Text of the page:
If it seems like it’s been a slow start to the swim season for some teams, well, it’s not just perception. While things have more or less gone to plan for the public schools in Delco, each getting four to six meets under their belts, there have been fewer meets to be had for the Inter-Ac schools. Episcopal Academy, for instance, has swum two meets, and it is the leader in the clubhouse. Notre Dame has swum just once. Agnes Irwin has had one meet this season, two others having been postponed by inclement weather.
Then there’s Haverford School, which enters the new year having yet to get up on the blocks in a meet, dual, invitational or otherwise. The Fords’ only scheduled meet of December, a Dec. 10 meeting with Penn Charter, was postponed due to winter weather.
It’s a bit of an unusual situation for Haverford School, leaving coach Sean Hansen to make some minor adjustments in the training regimen. With only one meet slated for December anyway, Hansen and his staff were readying for a busy month in terms of training time. Going from one meet to none has Hansen looking on the bright side of the new schedule.
“It changes it a little bit, one meet versus no meets,” Hansen said. “We tend to do more lactic acid stuff, more race-pace sprint work. … In reality, it helps a little bit. Guys are coming off summer – and I don’t have a lot of year-round swimmers – and they’re playing water polo and coming into the fall a step behind. So we have a solid month of training we can do.”
If there’s a team prepared to cope with the potential monotony that swim workouts can entail, it’s Hansen and his staff. The Fords pride themselves on a unique approach that integrates work in the water with dryland and weight-room techniques. Instead of countless miles in the pool, Hansen’s team is able to break the drudgery with different athletic challenges. That fosters, and benefits from, the mental toughness of the team.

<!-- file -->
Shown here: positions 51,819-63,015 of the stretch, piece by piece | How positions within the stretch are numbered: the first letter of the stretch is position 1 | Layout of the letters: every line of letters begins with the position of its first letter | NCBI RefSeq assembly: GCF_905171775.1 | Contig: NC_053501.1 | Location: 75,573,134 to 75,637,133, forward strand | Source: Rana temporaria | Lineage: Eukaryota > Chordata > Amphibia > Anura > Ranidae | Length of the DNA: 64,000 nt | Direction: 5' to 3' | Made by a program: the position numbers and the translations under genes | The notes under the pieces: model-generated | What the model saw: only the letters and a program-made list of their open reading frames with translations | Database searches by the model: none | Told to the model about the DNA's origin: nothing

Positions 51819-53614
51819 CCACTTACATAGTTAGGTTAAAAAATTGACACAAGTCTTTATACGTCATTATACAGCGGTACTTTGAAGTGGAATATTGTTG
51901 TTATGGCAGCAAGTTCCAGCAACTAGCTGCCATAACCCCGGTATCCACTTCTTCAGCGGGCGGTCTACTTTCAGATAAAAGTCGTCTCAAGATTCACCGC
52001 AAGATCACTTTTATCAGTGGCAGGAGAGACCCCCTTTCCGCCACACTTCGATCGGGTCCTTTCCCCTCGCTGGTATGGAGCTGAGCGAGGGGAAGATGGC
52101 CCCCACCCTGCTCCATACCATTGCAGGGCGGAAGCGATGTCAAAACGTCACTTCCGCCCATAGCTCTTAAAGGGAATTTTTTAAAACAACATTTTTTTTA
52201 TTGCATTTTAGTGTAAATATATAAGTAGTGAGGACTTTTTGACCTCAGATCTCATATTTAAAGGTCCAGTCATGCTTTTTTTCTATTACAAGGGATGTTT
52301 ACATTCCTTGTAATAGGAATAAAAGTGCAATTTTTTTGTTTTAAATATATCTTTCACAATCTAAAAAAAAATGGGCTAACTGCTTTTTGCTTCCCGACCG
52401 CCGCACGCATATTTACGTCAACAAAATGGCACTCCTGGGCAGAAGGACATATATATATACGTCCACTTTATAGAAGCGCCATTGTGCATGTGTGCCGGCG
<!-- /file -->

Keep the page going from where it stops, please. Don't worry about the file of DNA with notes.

“It hasn’t been tough,” Hansen said. “It’s normally tough in general, but we tend to avoid those practices anyway, those ‘get in and do 10 200s…’ We like to mix it up. And we’ve got a good mix of senior and young kids. We’ve had some days where we’ve broken into teams and done some intra-squad stuff. But the kids are good, and when we explain a set to them, they get in and do it.”
Hansen sees it as a simple transition into January, where the Fords will have seven meets in four weeks. They’re pretty regularly spaced, falling largely into a Tuesday-Friday pattern that normalizes the routine of between-meet practices.
Where the first few weeks of the season have been focusing on building an aerobic base and stroke technique, the aim of training sessions will change to the particulars of needed to get the Fords ready to race on a regular basis.
Haverford School’s predicament is similar to many of the Inter-Ac schools. Agnes Irwin is looking at six meets in January, pending another rescheduling from December. Notre Dame will have seven as well. For teams that haven’t gotten much experience racing this season, the adjustment will have to be made very quickly.